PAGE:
And also you can learn a new skill because – for example, in our last retreat we had someone who is like a god in Wordpress and he taught us how to choose themes for our Wordpress website, what are the plugins that we need to put in our websites and it was really enlightening. So yeah, that’s the first thing we do in my retreats – the second thing I do is really I don’t like retreats where all each other’s (inaudible) all day, so that’s why I do the group activity planning session. I want to respect each other’s schedule and if you want to have your own time to work on your own projects you can do that, and then we can have our group time. The group time and the own time, that’s for sure.
FZ: Where else? We – oh yeah, we do the ‘fuck up’ night.
LT: So yeah, can you just – yeah, definitely explain what ‘fuck up night’ is because when you told me that I just thought it was brilliant.
FZ: Okay so the ‘fuck up night’ is – we celebrate our failures. Without our failures we wouldn’t be the person we are today, so we grab a couple of drinks and every one of us talks about something that he or she really fucked up – in her business or his business or in life. And then we talk about it and have a good laugh about it and we drink. That’s one of the major activities; the ‘fuck up night’, yes, it’s an activity and it really – it’s really fun but it’s also a way to know people’s personalities. If you see that how they react to failure tells you so much about their personalities. You can tell if someone is a quitter or if it’s someone who is persistent and perseverant through their stories. So yeah, the ‘fuck up night’ is definitely one that we do every time. And also it depends on the destination too; the last one we had a working session in a hot spring and it was awesome, really a buzz and brilliant. Because we did work with the community when we were in Bansko and it was a nice session, it was an ice breaker and yeah, everybody had so much fun. And then we had a fiesta of course.
LT: Of course.
FZ: We celebrate. Actually, I had a story about the fiesta thing – I’m going to tell you about it at the end. So yeah.
LT: Yeah, I think the ‘fuck up night’ is an awesome one because, as you said, people don’t celebrate failures; they see them as a bad thing whereas if you can see them in a positive light and learn from them – and, you know, like you said you wouldn’t be the person you are if you didn’t have that experience, and the fact that you can, like, bring people together so you can share and to like hear other people’s fuck ups – I think that’s an awesome idea and I think that really helps, sort of, like, bring the group together which is exactly what you want at a retreat like this.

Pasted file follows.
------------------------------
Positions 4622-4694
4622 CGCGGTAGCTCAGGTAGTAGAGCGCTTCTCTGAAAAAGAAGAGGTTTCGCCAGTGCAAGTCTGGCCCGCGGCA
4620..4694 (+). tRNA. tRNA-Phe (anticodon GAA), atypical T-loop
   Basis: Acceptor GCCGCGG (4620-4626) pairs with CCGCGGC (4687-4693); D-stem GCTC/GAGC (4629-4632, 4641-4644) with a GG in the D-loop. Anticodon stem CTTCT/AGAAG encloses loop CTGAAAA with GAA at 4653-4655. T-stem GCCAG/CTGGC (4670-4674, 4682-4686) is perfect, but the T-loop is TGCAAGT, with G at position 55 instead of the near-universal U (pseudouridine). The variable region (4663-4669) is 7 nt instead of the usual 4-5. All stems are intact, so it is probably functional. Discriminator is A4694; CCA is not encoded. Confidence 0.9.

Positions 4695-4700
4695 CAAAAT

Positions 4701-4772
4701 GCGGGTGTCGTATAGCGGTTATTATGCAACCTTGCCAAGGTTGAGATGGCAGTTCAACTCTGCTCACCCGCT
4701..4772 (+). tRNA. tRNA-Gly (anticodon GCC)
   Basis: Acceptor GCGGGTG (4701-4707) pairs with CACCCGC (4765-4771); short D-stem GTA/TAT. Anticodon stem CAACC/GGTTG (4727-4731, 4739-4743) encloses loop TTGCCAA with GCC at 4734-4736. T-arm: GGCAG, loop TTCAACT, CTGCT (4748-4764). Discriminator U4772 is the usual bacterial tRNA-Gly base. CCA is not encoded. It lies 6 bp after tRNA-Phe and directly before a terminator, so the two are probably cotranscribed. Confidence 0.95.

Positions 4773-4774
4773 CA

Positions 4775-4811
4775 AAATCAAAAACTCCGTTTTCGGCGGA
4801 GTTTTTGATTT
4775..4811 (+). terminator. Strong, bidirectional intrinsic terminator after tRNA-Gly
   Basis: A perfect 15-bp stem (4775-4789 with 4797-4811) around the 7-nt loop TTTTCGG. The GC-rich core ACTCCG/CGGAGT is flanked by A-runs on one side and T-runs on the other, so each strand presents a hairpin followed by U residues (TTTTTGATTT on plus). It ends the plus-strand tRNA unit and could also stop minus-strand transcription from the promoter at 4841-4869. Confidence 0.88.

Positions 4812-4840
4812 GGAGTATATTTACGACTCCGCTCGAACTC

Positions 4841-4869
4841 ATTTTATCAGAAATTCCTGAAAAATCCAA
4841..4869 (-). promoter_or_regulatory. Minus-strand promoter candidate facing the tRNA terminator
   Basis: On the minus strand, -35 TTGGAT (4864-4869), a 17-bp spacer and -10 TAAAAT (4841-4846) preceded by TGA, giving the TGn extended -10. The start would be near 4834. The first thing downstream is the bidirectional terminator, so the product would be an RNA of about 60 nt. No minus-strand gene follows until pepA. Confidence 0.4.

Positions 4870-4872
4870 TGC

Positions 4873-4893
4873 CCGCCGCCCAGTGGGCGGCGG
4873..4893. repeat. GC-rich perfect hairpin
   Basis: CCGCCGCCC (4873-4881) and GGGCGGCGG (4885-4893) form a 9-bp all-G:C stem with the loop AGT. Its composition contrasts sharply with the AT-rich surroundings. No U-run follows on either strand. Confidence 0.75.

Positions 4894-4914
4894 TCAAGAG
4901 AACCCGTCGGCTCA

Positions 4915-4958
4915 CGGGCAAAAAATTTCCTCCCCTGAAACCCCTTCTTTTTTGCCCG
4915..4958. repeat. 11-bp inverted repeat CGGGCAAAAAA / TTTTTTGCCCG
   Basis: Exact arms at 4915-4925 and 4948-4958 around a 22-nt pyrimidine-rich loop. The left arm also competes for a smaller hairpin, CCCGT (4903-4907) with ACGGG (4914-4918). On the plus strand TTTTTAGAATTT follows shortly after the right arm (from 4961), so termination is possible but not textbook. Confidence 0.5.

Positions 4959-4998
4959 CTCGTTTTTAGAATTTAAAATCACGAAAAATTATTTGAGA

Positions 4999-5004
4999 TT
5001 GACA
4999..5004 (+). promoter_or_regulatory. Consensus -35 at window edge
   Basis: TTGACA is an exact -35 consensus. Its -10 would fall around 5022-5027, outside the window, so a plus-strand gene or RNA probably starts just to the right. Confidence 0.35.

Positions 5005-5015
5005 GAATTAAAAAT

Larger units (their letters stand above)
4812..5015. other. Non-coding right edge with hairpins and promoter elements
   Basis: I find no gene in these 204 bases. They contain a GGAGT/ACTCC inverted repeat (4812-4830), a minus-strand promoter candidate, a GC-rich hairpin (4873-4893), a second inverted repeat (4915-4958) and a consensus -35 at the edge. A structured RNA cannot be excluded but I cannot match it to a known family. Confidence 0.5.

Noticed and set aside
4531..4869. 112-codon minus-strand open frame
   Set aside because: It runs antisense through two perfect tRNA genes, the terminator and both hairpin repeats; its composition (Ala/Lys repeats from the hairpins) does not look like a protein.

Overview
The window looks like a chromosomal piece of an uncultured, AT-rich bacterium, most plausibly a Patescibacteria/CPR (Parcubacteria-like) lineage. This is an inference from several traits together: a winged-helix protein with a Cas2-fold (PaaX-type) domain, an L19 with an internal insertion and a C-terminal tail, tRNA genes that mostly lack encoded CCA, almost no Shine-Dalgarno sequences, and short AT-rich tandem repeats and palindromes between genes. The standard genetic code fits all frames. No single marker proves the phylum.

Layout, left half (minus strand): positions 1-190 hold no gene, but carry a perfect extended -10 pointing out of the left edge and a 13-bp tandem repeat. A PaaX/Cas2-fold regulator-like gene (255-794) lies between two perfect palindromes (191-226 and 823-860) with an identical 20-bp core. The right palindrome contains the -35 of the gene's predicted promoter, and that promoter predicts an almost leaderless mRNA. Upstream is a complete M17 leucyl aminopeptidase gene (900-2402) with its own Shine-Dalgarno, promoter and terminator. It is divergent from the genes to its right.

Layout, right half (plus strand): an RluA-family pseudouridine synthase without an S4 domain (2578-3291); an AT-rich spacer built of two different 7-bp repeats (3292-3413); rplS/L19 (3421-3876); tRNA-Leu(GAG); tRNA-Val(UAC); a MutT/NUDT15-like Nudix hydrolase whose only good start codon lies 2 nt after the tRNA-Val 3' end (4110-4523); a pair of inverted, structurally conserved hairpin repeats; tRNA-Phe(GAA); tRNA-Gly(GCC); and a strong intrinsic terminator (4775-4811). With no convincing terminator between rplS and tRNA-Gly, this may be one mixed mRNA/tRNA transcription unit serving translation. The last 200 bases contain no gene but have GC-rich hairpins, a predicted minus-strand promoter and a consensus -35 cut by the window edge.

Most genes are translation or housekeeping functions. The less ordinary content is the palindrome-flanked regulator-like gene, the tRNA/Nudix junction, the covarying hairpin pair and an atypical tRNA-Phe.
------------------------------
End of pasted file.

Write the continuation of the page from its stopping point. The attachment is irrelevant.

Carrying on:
FZ: Exactly. Yes, exactly. And as I told you it’s funny, it’s really fun, because you have a good laugh at it, and after doing that fuck up and talking about it – it’s a good story to tell, so yeah.
LT: Awesome. So are there any sort of last bits of advice you’d like to give people if they were planning their own retreat, whether or not that’s something that like a Star Wars type of event in the future – whether it’s around something fun like that – or whether it’s a like a business-themed one, like the last one that you did which was aimed at, like, the female digital nomads? Is there any sort of advice you’d give somebody who’s trying to plan their first event and is maybe feeling kind of overwhelmed by it all?
FZ: It’s normal to be overwhelmed. Seriously, you’re going to be overwhelmed because it’s a lot of work. At some point you will have that feeling of, “Why am I doing this? I’m going to quit.” But don’t do it, don’t do that – because if you love what you’re doing, just go for it. A bit of advice is do a lot of research about the destination that you go to because you will have a lot of questions from the attendees and you have to have all of those questions so you have to be very good and know very good the destination you are going to.
The second thing I would like to advise is really do it for a purpose – don’t do it just for the money, because if you’re doing it just for the money you’re not going to last long, because people will feel that, will feel that you’re just doing it for the money. And if you’re not passionate about it, don’t do it, just quit it, because really event planning is a long, long and hard process. So if you’re not passionate about it, just leave. Ditch it. Another thing is try to find a partner in the places you are going to; that will be really, really helpful for you. Those partners can, for example, help you with transportation or – let’s say help you with the logistics which is a very, very tough thing to manage, so yeah. Try to find partners in the places you’re going to. That’s the three advices I would like to give anybody who wants to start.
LT: I think the one about the money is probably the most important one because it is very hard to make a lot of money while – I’m not speaking from personal experience, but speaking to people that have put on live events – it’s hard to make money off live events like this. So especially for your first one, a good goal is just to break even. Especially if you’re doing it for your own community or trying to do it around a specific topic, if you can just break even, it was a success. And, you know, doing it – putting one of these events on because you’re passionate about the event or the theme that the event’s on, or just because you want to bring a group of people together and help them network and help the skill-sharing stuff you were talking about at the beginning – do it because you want to see the result that people are going to get or you want to give people a unique experience. Don’t do it for the money, because, especially for small retreats like the ones that you are more likely to do abroad – you’re not going to make a lot of money on them, only if you charge a ridiculous about of money and then you’re going to have trouble getting people there. So yeah, I think that’s the best, sort of, like, final piece of advice to leave people with, it’s a good one.